In order to avoid involvement in Vietnam when the Communist threat developed there in the 1950s and 1960s, the decision makers would have had to ignore the well-justified assumptions that Communism was monolithic with the goal of taking over the world, and that Ho Chi Minh had substantial ties to Communism. In addition, they would have had to ignore the Truman Doctrine, violate the SEATO treaty, and blow off the 37,000 Americans killed in Korea successfully stopping the spread of Communism there.
With all of that making up the prevailing thinking, we were committed to enforcing the Truman Doctrine, honoring our membership in SEATO and employing the methods that worked in Korea. The loss in credibility, sustained by the United States by abdicating those responsibilities, would have had far-reaching and long-lasting effects on its standing and foreign policy in the world.
After the war, the validity of the assumptions began to fade. Ultimately, Ho Chi Minh proved he was a nationalist first, and a Communist a distant second. Stalin’s death ended any thoughts of a monolithic Communism taking over the world. Mao used that opportunity to break with Khruschev and the USSR resulting in China’s dangerous confrontations in competition with the USSR and backing the opposite side in regional wars involving client states of the USSR and China. With both of our assumptions losing steam, Vietnam, today, is, in many respects, better than we could have hoped for and certainly no monolithic threat to the world.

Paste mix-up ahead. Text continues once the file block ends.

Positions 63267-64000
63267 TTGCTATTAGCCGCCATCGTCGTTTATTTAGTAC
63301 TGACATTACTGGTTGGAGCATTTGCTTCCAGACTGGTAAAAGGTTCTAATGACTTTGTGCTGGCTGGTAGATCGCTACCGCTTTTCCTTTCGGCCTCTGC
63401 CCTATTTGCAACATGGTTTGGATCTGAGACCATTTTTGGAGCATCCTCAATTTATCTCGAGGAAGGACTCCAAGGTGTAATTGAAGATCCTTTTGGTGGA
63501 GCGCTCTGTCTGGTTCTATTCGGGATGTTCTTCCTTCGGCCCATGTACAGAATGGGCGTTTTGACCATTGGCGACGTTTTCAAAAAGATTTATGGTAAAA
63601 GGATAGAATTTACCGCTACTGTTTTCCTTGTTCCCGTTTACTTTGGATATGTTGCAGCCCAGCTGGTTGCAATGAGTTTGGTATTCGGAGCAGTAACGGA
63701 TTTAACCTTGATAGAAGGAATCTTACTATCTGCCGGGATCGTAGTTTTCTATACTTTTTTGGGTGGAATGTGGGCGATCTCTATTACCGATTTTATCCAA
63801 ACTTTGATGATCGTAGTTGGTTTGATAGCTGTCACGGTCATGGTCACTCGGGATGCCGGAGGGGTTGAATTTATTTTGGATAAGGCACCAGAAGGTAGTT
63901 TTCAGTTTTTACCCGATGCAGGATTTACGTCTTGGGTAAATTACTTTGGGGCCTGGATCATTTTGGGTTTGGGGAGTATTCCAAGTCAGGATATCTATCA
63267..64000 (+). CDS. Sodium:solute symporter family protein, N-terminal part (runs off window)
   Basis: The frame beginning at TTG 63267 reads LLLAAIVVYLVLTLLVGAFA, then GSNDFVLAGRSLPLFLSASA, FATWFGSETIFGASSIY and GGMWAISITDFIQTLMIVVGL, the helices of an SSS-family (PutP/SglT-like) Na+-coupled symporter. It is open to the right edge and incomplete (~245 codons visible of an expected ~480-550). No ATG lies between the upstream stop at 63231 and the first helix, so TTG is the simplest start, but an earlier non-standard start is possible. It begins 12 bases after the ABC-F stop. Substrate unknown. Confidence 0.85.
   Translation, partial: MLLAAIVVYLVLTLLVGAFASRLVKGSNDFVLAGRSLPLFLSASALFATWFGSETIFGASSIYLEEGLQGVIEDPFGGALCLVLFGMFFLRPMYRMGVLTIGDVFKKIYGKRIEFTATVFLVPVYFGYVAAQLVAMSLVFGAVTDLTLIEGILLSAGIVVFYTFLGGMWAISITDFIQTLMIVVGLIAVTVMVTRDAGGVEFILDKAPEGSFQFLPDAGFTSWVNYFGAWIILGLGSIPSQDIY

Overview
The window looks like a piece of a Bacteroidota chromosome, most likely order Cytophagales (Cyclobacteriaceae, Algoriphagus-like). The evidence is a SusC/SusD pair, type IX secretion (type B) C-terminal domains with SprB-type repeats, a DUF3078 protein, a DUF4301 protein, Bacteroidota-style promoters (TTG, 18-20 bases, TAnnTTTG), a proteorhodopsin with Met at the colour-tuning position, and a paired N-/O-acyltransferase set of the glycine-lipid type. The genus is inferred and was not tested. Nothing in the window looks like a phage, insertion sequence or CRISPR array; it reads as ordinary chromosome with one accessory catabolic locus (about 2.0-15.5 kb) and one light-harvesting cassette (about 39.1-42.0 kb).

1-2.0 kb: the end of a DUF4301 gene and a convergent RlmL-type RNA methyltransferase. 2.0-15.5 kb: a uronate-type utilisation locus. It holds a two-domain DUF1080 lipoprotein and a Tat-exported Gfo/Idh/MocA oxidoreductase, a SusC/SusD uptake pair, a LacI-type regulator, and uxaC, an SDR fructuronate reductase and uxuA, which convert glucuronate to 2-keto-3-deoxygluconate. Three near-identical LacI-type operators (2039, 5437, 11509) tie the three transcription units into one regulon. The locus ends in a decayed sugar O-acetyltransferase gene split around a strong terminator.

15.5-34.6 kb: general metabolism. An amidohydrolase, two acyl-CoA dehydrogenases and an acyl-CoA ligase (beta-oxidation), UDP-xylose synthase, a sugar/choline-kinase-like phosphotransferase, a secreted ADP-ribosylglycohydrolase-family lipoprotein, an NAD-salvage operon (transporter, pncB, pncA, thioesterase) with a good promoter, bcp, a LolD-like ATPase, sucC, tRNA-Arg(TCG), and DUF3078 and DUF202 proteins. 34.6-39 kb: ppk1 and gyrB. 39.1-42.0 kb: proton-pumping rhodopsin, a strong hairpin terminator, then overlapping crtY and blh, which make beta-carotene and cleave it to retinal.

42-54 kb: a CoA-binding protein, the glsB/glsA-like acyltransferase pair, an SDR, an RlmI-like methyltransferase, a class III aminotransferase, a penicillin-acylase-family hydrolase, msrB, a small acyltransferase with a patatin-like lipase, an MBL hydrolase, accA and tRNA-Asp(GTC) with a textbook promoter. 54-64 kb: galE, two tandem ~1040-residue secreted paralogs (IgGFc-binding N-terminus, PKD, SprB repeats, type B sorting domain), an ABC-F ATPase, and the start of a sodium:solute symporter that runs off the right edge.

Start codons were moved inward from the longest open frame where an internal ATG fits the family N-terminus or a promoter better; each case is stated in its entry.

Three years ago, I toured Vietnam and was overwhelmed by the peaceful hustle and bustle of free enterprise thriving everywhere. Adam Smith and Milton Friedman, noted free enterprise economists, would be very happy with the strides the country has made since the war.
For all of those who have examined Communism and Ho Chi Minh after the war and discovered Communism far from monolithic and Ho Chi Minh mainly a nationalist rather than Communist; and therefore, boldly conclude that our involvement in the Vietnam War unnecessary, I would say “Hold the Phone.” That is not how it works. You don’t get to make decisions based on conditions that appear years later. You have to make them based on the current situation.
Our military is a very important leg of our foreign policy. It has no value if it has no legitimacy. Its legitimacy comes from its professionalism, and the men and women who make up its ranks. Due to the dedication and service of those who served in Vietnam, our military has been able to maintain its legitimacy and it continues to do so today as a supremely important leg of our foreign policy. With those thoughts as a backdrop, I would like to give a special salute to all of those who made the ultimate sacrifice or served in Southeast Asia and were so important in maintaining the legitimacy of the military leg of our foreign policy. For the rest of the Springfield Veterans who served or gave their lives for our country, I salute them too and will do my best to continue to recognize them by telling their story.
Finally, I would like to say how proud I am of all of the Springfield Veterans who served their country no matter what war they served in.
Two weeks ago we published the Memorial Day address given by Lawrence Namminga, Junior a number of years ago. This week, as we celebrate Veteran's Day, we are publishing Daryl Heusinkveld’s Memorial Day address of a few years ago. The messages in the two addresses never get old and are worth hearing again. Consequently, a couple of weeks ago, we republished Lawrence’s Memorial Day address and this week we are publishing Daryl’s Memorial Day address. Neither claim to be great speakers, but as you can see, they both deliver profound messages.